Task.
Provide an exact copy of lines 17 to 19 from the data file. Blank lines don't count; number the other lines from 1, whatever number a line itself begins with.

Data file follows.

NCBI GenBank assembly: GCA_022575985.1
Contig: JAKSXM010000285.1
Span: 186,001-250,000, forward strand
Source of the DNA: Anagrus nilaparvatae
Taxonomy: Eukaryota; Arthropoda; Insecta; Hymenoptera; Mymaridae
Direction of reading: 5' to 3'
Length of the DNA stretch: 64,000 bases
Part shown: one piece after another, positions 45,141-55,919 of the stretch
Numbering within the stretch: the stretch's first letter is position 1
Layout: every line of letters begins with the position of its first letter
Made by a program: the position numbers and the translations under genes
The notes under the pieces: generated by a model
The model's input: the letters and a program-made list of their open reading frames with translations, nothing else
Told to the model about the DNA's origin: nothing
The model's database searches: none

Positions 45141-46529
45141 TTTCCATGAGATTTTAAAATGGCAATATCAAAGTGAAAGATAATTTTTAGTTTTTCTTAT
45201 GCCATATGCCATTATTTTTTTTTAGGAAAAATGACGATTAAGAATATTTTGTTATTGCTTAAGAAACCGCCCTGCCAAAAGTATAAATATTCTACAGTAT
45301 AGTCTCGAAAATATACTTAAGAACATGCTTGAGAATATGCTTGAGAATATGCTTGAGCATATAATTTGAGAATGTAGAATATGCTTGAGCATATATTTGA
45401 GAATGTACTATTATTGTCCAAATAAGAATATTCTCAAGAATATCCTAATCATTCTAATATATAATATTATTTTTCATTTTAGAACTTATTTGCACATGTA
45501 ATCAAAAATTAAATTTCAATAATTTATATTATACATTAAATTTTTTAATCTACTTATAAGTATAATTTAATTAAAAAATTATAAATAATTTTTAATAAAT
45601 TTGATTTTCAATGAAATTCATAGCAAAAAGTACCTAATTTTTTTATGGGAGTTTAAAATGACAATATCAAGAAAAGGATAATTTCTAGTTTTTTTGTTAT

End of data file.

45141 TTTCCATGAGATTTTAAAATGGCAATATCAAAGTGAAAGATAATTTTTAGTTTTTCTTAT
45201 GCCATATGCCATTATTTTTTTTTAGGAAAAATGACGATTAAGAATATTTTGTTATTGCTTAAGAAACCGCCCTGCCAAAAGTATAAATATTCTACAGTAT
45301 AGTCTCGAAAATATACTTAAGAACATGCTTGAGAATATGCTTGAGAATATGCTTGAGCATATAATTTGAGAATGTAGAATATGCTTGAGCATATATTTGA